Spirit of Georgetown
Georgetown University, the first Catholic and Jesuit university founded in the United States, enjoys a distinguished heritage and Jesuit tradition. At the core of this tradition are transcendent values, including the integration of learning, faith and service; care for the whole person; character and conviction; religious truth and interfaith understanding; and a commitment to building a more just world. These values are grounded in Georgetown’s origins and touch all of the university community.
“Ad Majorem Dei Gloriam” – (For the Greater Glory of God), the motto of the Society of Jesus. This motto identifies the religious purpose of all Jesuit endeavors. It is not simply doing good that Jesuits propose, but rather doing what will better or more effectively reveal God’s active presence in our work and in our world. Discerning what is better is always an important principle of Jesuit decision-making.
Contemplation in Action – St. Ignatius believed that prayer and reflectivity should so guide our choices and actions that our activity itself becomes a way of entering into union with and praising God. Contemplation is a critical dimension of the spiritual life and it is reflected in Georgetown’s commitment to prayer, worship and retreats.
Academic Excellence – In 1547, the first Jesuits were invited to begin a college in Messina, Italy, so that the young men of that town could receive the same quality of education that the early Jesuits promoted in training their own. Georgetown University is a descendant of this original Jesuit commitment to education. Academic excellence describes the great importance that Jesuits have placed on the life of the mind as a means for uncovering truth and discovering meaning.
Educating the Whole Person – St. Ignatius believed that God could be discovered in every human endeavor, in every facet of learning and experience, and in every field of study. Consequently, he promoted the development of the spiritual, intellectual, artistic, social and physical aspects of each person.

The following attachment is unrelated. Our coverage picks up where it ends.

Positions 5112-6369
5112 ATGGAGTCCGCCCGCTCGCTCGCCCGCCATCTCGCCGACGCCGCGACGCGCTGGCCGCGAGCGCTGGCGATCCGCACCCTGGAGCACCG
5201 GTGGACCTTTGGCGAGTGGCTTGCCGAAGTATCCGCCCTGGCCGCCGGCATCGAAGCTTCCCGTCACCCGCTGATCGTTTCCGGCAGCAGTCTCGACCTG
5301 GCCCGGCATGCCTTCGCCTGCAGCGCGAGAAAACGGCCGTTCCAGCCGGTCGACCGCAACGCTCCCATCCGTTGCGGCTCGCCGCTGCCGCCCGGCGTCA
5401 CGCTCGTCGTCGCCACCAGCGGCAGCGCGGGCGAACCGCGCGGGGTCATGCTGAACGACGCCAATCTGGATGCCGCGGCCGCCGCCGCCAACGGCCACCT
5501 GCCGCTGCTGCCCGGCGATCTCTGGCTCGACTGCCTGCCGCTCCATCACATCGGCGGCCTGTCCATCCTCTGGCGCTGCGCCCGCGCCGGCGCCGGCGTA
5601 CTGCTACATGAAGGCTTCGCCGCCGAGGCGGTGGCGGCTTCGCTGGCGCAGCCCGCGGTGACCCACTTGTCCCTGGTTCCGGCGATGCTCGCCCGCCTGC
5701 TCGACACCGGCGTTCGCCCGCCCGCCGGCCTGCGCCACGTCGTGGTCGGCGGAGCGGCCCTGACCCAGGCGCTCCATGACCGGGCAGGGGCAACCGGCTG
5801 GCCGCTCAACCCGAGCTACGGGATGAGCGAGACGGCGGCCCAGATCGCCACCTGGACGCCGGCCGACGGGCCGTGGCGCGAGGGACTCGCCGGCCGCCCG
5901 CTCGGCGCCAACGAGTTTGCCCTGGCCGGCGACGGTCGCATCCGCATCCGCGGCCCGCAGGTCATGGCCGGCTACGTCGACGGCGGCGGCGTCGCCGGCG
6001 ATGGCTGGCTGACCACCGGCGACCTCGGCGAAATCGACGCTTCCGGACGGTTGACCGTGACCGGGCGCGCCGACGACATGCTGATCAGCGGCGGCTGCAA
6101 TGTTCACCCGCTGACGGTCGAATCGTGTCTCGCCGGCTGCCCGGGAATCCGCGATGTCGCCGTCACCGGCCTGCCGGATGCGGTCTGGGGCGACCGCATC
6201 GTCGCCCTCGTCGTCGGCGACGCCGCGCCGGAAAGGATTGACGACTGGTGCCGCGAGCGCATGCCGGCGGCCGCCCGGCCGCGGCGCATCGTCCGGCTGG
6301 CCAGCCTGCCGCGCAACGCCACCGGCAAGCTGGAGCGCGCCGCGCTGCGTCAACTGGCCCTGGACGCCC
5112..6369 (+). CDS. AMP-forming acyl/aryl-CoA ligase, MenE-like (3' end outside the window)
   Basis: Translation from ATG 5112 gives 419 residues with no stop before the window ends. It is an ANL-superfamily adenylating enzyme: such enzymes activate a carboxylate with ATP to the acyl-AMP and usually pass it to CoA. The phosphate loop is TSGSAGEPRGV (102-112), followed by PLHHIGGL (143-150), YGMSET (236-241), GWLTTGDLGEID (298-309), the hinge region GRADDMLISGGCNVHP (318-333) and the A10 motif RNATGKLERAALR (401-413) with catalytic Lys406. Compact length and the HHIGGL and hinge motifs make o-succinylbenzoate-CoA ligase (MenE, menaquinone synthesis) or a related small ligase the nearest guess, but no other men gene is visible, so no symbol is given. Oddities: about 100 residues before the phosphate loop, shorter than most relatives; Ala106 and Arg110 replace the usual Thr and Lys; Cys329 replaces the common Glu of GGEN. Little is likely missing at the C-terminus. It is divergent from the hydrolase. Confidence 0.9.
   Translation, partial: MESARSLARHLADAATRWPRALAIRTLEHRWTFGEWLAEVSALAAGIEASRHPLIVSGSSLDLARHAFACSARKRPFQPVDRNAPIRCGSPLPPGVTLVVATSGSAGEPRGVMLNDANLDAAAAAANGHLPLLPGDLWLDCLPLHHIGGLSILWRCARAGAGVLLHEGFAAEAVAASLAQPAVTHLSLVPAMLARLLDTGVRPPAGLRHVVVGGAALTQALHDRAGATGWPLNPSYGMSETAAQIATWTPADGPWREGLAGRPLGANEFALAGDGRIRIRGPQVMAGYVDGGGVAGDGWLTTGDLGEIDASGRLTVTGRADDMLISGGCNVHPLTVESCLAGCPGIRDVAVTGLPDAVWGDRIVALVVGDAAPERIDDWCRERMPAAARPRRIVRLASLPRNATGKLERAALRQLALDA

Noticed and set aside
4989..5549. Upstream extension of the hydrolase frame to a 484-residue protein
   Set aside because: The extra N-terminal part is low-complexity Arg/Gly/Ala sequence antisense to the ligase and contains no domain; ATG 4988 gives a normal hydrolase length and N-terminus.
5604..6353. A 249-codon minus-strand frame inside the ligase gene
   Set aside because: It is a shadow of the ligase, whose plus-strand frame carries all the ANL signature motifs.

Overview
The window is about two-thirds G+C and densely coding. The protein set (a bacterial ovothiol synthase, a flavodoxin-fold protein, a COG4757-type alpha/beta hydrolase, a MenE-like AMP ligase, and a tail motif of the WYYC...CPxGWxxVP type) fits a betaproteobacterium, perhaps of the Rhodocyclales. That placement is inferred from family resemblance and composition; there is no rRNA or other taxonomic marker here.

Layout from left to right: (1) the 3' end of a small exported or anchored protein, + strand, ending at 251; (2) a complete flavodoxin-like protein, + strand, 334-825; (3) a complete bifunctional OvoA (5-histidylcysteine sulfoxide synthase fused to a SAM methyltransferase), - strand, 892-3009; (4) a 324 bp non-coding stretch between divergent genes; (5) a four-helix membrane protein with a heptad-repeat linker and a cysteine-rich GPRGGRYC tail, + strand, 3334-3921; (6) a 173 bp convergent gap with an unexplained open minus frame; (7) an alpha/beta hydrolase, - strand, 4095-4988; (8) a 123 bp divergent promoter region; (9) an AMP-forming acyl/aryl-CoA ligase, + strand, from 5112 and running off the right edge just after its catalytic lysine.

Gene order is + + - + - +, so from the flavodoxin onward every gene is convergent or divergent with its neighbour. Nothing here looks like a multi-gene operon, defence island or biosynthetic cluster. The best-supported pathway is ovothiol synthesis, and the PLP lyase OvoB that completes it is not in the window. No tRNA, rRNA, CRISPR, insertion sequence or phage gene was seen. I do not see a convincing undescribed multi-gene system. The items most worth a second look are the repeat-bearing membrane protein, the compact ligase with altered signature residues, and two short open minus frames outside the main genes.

“Cura Personalis” – This Latin phrase translates as “Care of the Person,” and originally was used to describe the responsibility of the Jesuit Superior to care for each man in the community with his unique gifts, challenges, needs and possibilities. This value now is applied more broadly to include the relationship between educators and students, and the professional relationships among all those who work in the University.
Faith and Justice – In 1965, following the 31st General Congregation of the Society of Jesus, the Jesuits made a significant institutional commitment to “the service of faith and the promotion of justice.” This commitment links the authentic following of the Gospel of Jesus with an obligation to address the social realities of poverty, oppression, and injustice.
People for Others – Fr. Pedro Arrupe, S.J., Superior General of the Society of Jesus from 1965 to 1981, employed the phrase “Men for Others” in a notable 1973 presentation in Valencia, Spain. Today, this phrase has become more inclusive and its spirit is evidenced in Georgetown’s promotion of community-based learning courses; our local, national and international service projects; justice immersion programs; and over forty student-led service and justice organizations.
Interreligious Understanding – Reflecting themes from the Second Vatican Council, the 34th General Congregation of the Society of Jesus made a significant commitment to ecumenical and interreligious engagement and understanding.
Community in Diversity – As a Catholic and Jesuit University, the Georgetown community welcomes and sustains rich diversity among our students, faculty and staff. Approximately 52 percent of our student body are women, 22 percent of our undergraduate students are from a minority ethnic background, and over 2,000 students, faculty and researchers come from 130 foreign countries.